Disclaimer: The opinions expressed in this article are solely those of the guest author.
The room was set – a worship center at a beautiful campsite in southern Georgia. The chairs were set in a giant circle. My co-presenter, Kevin, and I had spent the last two days here teaching a group of high school students about God as our creator and man’s relationship to God. God is our creator; humans are created in His image, marred because of sin, yet having great hope in Jesus Christ. I believe many of the students would identify as being either practicing Christians or having a belief in Jesus. On this day, we were having a Q&A time to intentionally answer questions we may not get to during our scheduled teaching time. Questions on race, sin, LGBTQ+, sex, creation, abortion, and more had come in since the first day.
The goal was to have a large family-style conversation, one where we weren’t teaching to them from the stage but were sharing, answering their questions from a historically biblical position.
Our first question: “I’m already having sex. Why should I stop now?”
We responded with God’s biblical design for marriage and sex, as written in Scripture from Genesis to Jesus’ words in Matthew 19. We also talked to them about the high rate of unintended and unwanted pregnancy and the problems that come as a result. The statistics for these things would drastically drop if sex were held within its God-ordained parameters. Our answers didn’t go over too well. They visibly, but respectfully, disagreed.
Next question: “Abortions are sometimes necessary due to financial reasons. Why are you against it?”
Again, we laid out our case. “Scientifically, life begins at conception. This isn’t just the Christian view, this is the predominant view among atheist scientists. In Genesis 9, we read that we should not take innocent life because people are made in God’s image. We do not kill innocent humans.” Scripture advises that all life is created in the image of God and has intrinsic dignity, value, and worth. The artificial distinction that a human becomes viable or, in essence, “more human,” is exactly that, artificial. DNA begins at conception.
The room erupted in anger. People yelled. People cried. People walked out. We hit a communal nerve.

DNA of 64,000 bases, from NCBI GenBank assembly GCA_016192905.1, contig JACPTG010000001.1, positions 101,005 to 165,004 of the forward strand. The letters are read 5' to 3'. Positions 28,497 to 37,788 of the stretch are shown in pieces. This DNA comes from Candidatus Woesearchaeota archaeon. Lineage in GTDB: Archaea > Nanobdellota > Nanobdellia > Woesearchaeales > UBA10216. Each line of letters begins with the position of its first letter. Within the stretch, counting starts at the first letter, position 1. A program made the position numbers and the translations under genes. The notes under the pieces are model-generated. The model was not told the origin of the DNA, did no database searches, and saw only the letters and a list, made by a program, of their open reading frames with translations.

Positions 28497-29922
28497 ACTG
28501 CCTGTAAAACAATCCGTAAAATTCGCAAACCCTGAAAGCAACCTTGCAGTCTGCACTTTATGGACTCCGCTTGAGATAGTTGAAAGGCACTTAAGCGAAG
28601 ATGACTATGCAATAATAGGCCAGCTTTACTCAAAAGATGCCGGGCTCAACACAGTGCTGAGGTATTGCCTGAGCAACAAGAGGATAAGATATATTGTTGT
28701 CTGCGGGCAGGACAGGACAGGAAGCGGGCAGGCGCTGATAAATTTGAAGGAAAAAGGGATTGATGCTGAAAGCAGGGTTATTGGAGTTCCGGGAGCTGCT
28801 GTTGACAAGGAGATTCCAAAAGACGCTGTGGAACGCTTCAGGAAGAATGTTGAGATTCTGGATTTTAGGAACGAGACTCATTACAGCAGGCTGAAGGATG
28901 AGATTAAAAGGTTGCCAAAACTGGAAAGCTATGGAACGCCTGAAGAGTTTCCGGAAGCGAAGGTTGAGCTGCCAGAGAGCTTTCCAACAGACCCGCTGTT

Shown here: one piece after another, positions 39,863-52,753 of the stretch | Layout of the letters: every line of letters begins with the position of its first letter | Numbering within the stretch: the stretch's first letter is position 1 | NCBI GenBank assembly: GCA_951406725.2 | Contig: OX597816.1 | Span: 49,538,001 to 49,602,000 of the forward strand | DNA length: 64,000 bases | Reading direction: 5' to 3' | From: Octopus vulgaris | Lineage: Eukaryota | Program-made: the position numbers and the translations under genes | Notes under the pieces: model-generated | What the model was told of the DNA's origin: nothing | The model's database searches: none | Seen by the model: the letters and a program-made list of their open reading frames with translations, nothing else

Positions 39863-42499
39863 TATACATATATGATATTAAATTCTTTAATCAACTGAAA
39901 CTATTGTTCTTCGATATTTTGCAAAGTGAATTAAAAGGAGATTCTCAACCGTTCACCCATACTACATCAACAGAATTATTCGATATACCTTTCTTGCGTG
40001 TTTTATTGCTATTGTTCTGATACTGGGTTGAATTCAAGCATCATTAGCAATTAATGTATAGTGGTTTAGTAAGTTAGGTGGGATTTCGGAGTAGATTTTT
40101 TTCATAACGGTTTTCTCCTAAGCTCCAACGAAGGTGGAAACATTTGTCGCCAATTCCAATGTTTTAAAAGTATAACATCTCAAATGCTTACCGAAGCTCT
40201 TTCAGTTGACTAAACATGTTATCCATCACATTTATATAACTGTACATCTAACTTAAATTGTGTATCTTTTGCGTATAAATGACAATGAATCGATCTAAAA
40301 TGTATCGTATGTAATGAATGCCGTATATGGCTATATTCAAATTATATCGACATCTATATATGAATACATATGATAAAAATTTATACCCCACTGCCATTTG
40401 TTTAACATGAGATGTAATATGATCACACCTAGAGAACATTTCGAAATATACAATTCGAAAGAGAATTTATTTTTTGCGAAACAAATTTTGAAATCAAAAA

What just happened?
I wasn’t surprised by their questions, but I was caught off guard by their attitude – the aggression in their response. There was no room for dialog. They didn’t want to hear Scripture or scientific facts. To them, we were wrong, we were violent, and they were done with any mutual participation.
But this attitude isn’t just unique to the young people we were speaking to. Based on the letters I receive from parents around the nation, the conversation of sex and abortion are issues that many young people want to keep separate from any conversation about God or righteousness.
Abortion usually comes at the end of a long road of, what I consider, often poor and unbiblical choices made by women and men. Choices that, statistically, are impacting African American women at some of the highest rates in our nation. So, when this group of predominantly African American students vehemently argued against God’s design for sex and in favor of murdering their unborn children, I became aware of three distinct issues facing this generation (not just black youth) that Christians should speak into immediately:
1. A Lack of Biblical Discipleship
Today, we have a generation of young people undiscipled by the truth of scripture. If they go to church, they aren’t hearing the complete gospel or being discipled to understand what it means to be a follower of Jesus.
One young woman yelled at us, “I’ve been in church my whole life, and I’ve never heard the things you’re saying.” I empathize with her frustration.
The latest research by the Cultural Research Center revealed that only 13% of teaching pastors have a historically biblical worldview. If church leaders don’t know what it means to be a Christian, how can I expect these young people to know?